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The Syrian conflict since 2011 is a constellation of overlapping crises. Each of its global, regional and sub-national dimensions demands a tailored response set within an overarching framework. Instead, chronic violence and worsening suffering have killed more than 250,000 people, fueling radicalisation, refugee flight and a self-sustaining war economy. Outside stakeholders must learn from the way the Syrian conflict has repeatedly dashed unrealistic expectations on all sides. Crisis Group pursues a comprehensive approach for achieving a sustainable decline in violence and, ultimately, a political settlement. We also seek to correct dominant narratives that focus on jihadism and migrant flows, which are the symptoms, rather than the causes, of the problem.

CrisisWatch Syria

Unchanged Situation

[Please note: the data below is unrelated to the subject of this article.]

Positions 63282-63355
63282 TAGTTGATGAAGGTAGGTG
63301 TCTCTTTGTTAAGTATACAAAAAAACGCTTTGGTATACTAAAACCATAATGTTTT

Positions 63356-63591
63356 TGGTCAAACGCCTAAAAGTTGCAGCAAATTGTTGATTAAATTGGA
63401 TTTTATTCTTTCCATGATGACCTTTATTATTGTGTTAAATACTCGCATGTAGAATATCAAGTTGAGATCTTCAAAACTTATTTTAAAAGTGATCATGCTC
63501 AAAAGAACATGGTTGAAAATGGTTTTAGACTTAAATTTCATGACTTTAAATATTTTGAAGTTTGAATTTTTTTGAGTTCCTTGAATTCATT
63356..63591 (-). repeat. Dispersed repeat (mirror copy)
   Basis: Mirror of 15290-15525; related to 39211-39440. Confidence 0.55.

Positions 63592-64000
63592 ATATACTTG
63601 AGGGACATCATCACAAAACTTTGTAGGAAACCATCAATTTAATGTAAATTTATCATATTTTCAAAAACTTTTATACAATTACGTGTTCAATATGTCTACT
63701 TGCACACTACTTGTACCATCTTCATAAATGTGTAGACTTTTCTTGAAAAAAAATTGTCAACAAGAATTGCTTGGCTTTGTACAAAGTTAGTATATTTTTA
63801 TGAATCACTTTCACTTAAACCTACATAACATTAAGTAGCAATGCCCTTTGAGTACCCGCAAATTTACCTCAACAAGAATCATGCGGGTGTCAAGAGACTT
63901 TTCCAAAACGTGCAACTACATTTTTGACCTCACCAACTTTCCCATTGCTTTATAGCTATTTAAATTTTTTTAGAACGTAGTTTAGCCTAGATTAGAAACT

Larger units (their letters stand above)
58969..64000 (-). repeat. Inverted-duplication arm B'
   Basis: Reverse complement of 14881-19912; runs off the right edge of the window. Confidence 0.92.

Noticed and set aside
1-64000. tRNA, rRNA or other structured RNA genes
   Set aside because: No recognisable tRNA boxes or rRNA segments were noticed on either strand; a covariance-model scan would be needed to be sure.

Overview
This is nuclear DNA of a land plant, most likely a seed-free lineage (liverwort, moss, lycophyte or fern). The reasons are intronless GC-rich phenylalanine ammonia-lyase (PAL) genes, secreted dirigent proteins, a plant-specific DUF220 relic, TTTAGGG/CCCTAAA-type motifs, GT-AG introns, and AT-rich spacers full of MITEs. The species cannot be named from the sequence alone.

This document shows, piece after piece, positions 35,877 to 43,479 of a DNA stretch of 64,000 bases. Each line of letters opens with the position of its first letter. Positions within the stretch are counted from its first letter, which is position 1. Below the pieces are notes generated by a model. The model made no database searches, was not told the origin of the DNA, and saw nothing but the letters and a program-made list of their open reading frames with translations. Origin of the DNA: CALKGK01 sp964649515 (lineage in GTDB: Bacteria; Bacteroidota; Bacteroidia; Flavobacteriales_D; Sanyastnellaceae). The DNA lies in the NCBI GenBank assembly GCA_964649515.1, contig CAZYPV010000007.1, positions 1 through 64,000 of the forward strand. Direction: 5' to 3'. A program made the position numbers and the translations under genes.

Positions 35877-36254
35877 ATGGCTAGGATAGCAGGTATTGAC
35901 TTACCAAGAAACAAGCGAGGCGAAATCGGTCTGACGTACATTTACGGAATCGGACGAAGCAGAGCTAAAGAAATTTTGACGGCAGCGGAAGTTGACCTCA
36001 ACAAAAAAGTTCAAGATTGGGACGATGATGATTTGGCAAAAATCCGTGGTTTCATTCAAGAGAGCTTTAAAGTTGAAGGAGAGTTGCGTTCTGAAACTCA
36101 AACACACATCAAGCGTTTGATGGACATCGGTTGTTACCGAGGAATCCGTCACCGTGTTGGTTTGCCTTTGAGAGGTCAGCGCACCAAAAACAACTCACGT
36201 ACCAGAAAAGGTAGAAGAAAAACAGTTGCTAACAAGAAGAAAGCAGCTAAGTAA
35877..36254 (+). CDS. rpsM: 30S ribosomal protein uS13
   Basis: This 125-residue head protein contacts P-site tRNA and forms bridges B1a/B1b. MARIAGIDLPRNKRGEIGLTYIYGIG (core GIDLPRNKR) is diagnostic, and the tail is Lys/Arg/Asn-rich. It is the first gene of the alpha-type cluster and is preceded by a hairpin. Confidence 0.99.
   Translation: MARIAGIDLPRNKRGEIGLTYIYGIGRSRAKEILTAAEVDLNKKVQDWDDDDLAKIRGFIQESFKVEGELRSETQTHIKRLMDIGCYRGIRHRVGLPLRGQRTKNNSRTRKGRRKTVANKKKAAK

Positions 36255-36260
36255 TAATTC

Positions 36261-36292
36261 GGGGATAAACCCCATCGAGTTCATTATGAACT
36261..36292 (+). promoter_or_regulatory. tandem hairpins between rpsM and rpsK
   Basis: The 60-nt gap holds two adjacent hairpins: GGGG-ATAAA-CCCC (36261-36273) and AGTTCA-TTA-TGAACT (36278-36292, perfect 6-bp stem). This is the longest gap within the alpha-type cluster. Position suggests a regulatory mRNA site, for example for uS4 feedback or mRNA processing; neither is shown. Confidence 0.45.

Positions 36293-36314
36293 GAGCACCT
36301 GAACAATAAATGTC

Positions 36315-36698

Govt forces continued to bomb jihadist-held Idlib in north west, U.S. announced 400 troops would remain in north east, and U.S.-backed Kurdish forces launched push to take Islamic State’s (ISIS) last stronghold in east. In north west, jihadist group Hei’at Tahrir al-Sham (HTS) and al-Qaeda loyalist splinter Hurras al-Din 10 Feb reached new agreement after public spat. Leadership of HTS-linked civilian administration Salvation Govt took part in opposition conference in Bab al-Hawa on Syria-Turkey border 10 Feb; closing statement called for election of Shura council to form new civilian administration to replace Salvation Govt and for creation of military council including all Idlib’s armed factions. Govt forces 15-28 Feb shelled opposition areas in Idlib, killing at least 40 civilians. Unclaimed bombings next to Salvation Govt offices in Idlib 18 Feb killed 24 people. Russian President Putin hosted summit on Syria with Turkish and Iranian counterparts in Sochi 14 Feb; after summit, Russia said military operations against HTS in Idlib were inevitable. U.S. military 11 Feb said troop withdrawal from north east could begin in weeks. President Assad 17 Feb rejected Kurdish autonomy in north east. Russia 18 Feb insisted Turkey needed Syrian govt’s approval for military action against Kurdish People’s Protection Units (YPG), backbone of Syrian Democratic Forces (SDF). U.S. 21 Feb said France and UK refused U.S. request to deploy coalition “observer force”. U.S. President Trump 22 Feb said 400 U.S. troops would remain in Syria as residual peacekeeping force to set up safe zone. Following Trump’s announcement, Turkish President Erdoğan 23 Feb evoked 1998 Syria-Turkey Adana agreement which apparently allows Turkey to conduct cross-border antiterrorist operations up to 5km into Syria, while stressing proposed safe zone in north east should be under Turkish control. In east, SDF 9 Feb launched push against ISIS’s last holdout in Baghouz area near Iraqi border; besieged fighters 20 Feb began allowing civilian evacuation. In south west, Israeli tank 11 Feb fired at alleged Hizbollah observation posts in Quneitra governorate, despite Russia’s 8 Feb warnings against Israeli attacks in Syria.